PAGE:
Five Indoor Activities for Studying Insects

Work on your nature journal

Using the nature journal cards provided in our Field Guide to Insects you can work on a few pages of your nature journal. The idea is to take the notecards out with you each time you go outside and especially when you will be observing insects. Here are a few ideas of nature journal prompts for your studies:

Draw what you see. If you find an insect that you want to observe, spend some time watch and drawing. What body parts do you notice? How does it move? Where is it? Is it eating anything? You could have a little check list of questions/prompts down the side of your card – colour, size, habitat, activity.

Keep a list of all the different insects you see during your studies. Perhaps this will be split into types such as ‘butterflies’ or perhaps it will be more specific and list individual species, such as ‘Red Admiral Butterfly’.

Annotate what family members comment on whilst observing insects. It will be a joy to look back on what family members said during their studies. This could be anything from “I wonder why cockroaches are thought of so badly” to “What happens at night time? Do the insects go to sleep?” to “See the way it’s carrying part of a leaf! Let’s watch and see where it goes!”

Set up a storytelling space

Storytelling is a great way for children to explore and deepen their ideas and understandings. Setting up a space for them to tell stories, through small world play, puppets, figures, props or costumes gives the opportunity to delve into their learning through play. In our Field Guide to Insects we have a storytelling set which you can print, cut and set up on a tray or shelf. You may wish to create a little more of a scene, with some additional props:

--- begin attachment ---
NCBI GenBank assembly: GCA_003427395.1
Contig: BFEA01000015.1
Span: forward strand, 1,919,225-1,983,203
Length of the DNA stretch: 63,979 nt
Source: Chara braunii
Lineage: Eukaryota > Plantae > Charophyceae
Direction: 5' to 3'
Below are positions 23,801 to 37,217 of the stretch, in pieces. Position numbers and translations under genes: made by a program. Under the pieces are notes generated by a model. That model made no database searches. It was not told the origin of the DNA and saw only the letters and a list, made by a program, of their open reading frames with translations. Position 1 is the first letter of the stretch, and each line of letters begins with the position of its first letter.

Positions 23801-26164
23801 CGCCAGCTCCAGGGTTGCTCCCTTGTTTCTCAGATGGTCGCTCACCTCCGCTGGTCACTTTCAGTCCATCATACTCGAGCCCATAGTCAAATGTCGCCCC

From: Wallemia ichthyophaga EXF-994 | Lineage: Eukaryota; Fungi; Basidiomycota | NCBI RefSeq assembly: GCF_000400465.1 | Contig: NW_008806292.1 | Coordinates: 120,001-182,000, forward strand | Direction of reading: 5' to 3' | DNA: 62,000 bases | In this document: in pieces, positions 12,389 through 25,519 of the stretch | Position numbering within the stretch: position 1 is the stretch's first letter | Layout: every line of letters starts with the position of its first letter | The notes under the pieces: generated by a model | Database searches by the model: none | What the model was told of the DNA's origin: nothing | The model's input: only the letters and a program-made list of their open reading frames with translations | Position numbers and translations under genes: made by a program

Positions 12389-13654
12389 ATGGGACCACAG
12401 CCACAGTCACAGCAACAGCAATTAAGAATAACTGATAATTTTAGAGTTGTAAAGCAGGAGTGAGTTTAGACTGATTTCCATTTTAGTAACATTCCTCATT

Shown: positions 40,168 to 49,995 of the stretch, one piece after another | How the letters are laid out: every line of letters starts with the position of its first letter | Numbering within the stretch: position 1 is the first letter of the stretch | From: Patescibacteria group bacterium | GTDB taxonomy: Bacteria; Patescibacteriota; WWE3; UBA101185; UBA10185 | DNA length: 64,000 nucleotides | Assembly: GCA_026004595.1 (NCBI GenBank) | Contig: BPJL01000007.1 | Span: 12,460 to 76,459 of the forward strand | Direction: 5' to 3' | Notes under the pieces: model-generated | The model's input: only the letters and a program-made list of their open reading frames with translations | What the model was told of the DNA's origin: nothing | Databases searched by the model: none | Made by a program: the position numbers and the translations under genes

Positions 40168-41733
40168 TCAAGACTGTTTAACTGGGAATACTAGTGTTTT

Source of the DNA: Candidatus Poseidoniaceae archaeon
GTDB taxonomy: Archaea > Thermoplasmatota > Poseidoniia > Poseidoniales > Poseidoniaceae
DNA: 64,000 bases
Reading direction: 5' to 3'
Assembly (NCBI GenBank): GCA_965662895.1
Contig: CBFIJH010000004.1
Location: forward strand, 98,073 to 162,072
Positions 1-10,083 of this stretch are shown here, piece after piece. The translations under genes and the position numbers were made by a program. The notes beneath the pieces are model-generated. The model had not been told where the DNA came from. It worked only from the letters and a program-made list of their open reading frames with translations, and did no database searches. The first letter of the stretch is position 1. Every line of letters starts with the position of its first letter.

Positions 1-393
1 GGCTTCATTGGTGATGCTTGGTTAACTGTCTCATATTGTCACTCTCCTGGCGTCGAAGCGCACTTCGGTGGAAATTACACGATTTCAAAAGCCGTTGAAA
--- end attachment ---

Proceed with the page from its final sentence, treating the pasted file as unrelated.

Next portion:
• Brown or green fabric to represent the earth.
  • Leaves, twigs, moss etc placed over the fabric on the ground.
  • Leaves and twigs placed in a small vase or pot to represent plants and trees and the insects that live on them.
  • Any small insect figures that you may have.

Have a beetle games night

Beetle Drive is such a fun and simple game. You can roughly draw your own version of the cards or print them from our Field Guide to Insects. Inside the Field Guide we also have a head, body, tail game,  and picture cards that can be printed twice to create a game of snap or write facts on to create your own ‘top trumps’. Enjoy an insect themed family games night with Beetle Drive and any other insect themed games you already have, or have printed from The Field Guide. Perhaps you’ll make a thing of it and have some insect themed snacks. 

Create an insect themed nature table

The nature table is at the heart of a nature loving family home. It evolves through the seasons and through your topics of study. Things come and go, as they are studied. For an insect themed nature table perhaps you will add:

  • Insect picture cards from our Field Guide
  • Any insect diagrams or models that you make whilst studying
  • Your nature journal
  • Any deceased insects that you have found such as butterfly wings, beetles etc. You can place them in small glass jars or little boxes.
  • Magnifying glass
  • Opportunities for drawing and writing; note book, plain paper, pens and pencils
  • Identification books such as field guides and study books.

Make Insect models

Have a crafty afternoon making insect models. This is a great way of learning and understanding more about the anatomy of insects which categorise it; three part body (head, thorax and abdomen), three pairs of jointed legs, compound eyes, one pair of antennae). You could make your models from playdough or clay and use other materials to add to your models such as buttons for eyes, twigs for legs etc. You can also add natural food colouring to create different coloured doughs – beetroot powder for red, powders such as nettle, spinach or seaweed give green and cocoa for brown. Alternatively if you use clay or salt dough, you can paint your models afterwards.





Five Indoor Activities for Studying Insects

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